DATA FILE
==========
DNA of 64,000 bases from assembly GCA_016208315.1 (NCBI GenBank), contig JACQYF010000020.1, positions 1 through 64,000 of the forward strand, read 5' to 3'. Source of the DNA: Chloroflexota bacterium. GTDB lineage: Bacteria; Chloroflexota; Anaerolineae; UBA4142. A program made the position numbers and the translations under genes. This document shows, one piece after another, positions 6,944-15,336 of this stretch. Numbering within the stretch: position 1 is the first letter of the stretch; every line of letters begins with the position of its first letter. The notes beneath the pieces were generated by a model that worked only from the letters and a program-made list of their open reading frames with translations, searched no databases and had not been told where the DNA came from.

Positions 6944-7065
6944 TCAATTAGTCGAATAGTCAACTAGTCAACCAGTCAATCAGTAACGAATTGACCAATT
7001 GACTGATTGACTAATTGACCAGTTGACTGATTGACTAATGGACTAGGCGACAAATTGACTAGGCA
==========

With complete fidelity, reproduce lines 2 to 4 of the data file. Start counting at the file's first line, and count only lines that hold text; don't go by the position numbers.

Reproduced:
Positions 6944-7065
6944 TCAATTAGTCGAATAGTCAACTAGTCAACCAGTCAATCAGTAACGAATTGACCAATT
7001 GACTGATTGACTAATTGACCAGTTGACTGATTGACTAATGGACTAGGCGACAAATTGACTAGGCA